Despite high degree of technological risk these two leading novel technologies appear well positioned to compete with proprietary solvents for base load power generation (Mainly NG CCGT with CCS) if they can reduce their capital costs or improve further their efficiencies.
Andy Boston (Red Vector) – How to decarbonise the Australian electricity market?
Andy Boston, former head of the Energy Research Partnership (ERP) based at Imperial College, and now director of the independent energy consultancy Red Vector, concludes this energy systems session by delivering his insights on how to decarbonise the Australian electricity market.
Australia has strong decarbonisation targets at the national and state levels – 100% renewable by 2020 and net zero emissions by 2050 – but no federal nor state policies to support them. In a recent study for the Australian government, Andy Boston investigated the optimal pathways to reach decarbonisation by 2050 and beyond, focusing on securing the grid and valuing its essential services.
For the purpose of this study, Andy designed the MEGS (Modelling Energy and Grid Services) framework, an electricity system optimisation model which minimises the short run marginal cost while meeting demand, reserve and inertia constraints. The model was validated at the state level, and key insights from the state of Queensland were presented.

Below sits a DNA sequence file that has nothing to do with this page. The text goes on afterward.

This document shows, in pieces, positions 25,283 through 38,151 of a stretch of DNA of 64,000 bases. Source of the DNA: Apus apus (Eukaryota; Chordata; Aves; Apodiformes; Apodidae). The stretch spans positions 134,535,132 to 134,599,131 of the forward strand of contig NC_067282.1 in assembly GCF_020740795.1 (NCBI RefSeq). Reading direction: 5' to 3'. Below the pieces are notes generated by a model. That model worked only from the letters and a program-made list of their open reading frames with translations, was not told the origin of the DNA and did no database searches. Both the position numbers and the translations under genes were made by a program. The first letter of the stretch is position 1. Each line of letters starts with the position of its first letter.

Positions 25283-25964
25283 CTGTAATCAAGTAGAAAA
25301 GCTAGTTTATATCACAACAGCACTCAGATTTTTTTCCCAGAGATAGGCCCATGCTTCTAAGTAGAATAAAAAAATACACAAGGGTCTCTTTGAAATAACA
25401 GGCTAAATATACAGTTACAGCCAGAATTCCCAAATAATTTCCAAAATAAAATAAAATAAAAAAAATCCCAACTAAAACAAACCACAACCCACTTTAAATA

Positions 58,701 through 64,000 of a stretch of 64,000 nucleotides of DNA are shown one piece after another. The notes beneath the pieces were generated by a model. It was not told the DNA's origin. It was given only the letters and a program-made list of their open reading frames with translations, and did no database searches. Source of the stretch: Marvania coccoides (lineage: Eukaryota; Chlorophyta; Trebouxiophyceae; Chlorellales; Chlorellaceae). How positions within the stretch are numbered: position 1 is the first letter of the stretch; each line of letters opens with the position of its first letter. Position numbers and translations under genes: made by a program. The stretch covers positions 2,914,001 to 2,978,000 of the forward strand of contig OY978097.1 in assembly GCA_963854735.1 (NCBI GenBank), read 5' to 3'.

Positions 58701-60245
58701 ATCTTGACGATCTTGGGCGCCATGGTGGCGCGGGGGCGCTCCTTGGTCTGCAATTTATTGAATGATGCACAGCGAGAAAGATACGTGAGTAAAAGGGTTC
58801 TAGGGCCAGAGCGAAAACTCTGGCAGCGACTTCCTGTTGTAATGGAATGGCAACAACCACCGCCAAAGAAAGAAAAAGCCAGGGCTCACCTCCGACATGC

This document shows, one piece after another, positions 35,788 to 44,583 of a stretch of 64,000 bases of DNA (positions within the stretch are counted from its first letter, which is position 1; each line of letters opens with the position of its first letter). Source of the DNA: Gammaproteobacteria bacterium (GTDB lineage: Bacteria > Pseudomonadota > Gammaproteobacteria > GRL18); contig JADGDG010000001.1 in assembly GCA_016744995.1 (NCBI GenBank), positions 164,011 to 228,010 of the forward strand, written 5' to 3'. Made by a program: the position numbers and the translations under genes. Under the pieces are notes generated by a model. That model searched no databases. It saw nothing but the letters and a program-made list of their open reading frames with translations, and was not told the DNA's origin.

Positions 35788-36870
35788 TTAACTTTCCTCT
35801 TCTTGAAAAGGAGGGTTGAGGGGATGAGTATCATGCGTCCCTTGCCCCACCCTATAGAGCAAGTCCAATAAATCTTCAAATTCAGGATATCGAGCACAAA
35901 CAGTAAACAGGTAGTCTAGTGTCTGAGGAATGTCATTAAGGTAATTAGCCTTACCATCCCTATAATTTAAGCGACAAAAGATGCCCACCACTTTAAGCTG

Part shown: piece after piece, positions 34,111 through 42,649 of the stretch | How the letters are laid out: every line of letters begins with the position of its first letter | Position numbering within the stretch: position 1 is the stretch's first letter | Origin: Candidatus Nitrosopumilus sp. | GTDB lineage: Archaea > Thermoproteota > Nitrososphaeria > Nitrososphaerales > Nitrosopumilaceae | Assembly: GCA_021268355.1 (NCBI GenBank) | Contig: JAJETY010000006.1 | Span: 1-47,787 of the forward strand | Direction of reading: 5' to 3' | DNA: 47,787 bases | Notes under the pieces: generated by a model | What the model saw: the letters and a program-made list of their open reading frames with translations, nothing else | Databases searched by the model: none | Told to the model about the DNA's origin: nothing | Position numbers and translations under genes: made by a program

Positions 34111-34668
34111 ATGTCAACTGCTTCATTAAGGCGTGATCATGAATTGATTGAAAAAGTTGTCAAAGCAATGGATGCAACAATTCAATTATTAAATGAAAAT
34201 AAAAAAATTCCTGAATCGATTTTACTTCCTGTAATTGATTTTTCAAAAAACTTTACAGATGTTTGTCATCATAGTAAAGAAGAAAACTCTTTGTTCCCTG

A first interesting result from MEGS is the need for flexible operation of coal power plants: due to the high penetration of solar, coal power plants are shut down at midday and only used for base load power at night. This poses tremendous challenges as to the operation of coal power plants, and therefore CCS, in a flexible manner.
Andy then moves on to the cost of decarbonisation in different scenarios. In the high renewable scenario by 2030, it was found that there is no baseload market, and little curtailment of the renewables. With a peak demand at 33 GW, the system’s total capacity reaches 75 GW. This value however increases to 120 GW in 2050, with curtailment as high as 25-30%, and 200 $/tCO2 for a 50% emissions reduction target.
When alternative CCS pathways are considered however, higher emission reduction is achieved at a lower cost: with CCS the decarbonisation cost of 200$/tCO2 is reached for a 80% emission reduction target. In the 2050 Hybrid scenario (CCS and renewable), the system’s capacity reaches 72 GW to meet the 33 GW peak demand, and curtailment is limited.
With this study, Andy Boston therefore joins in with Niall to bust several myths when it comes to the future of the electricity system: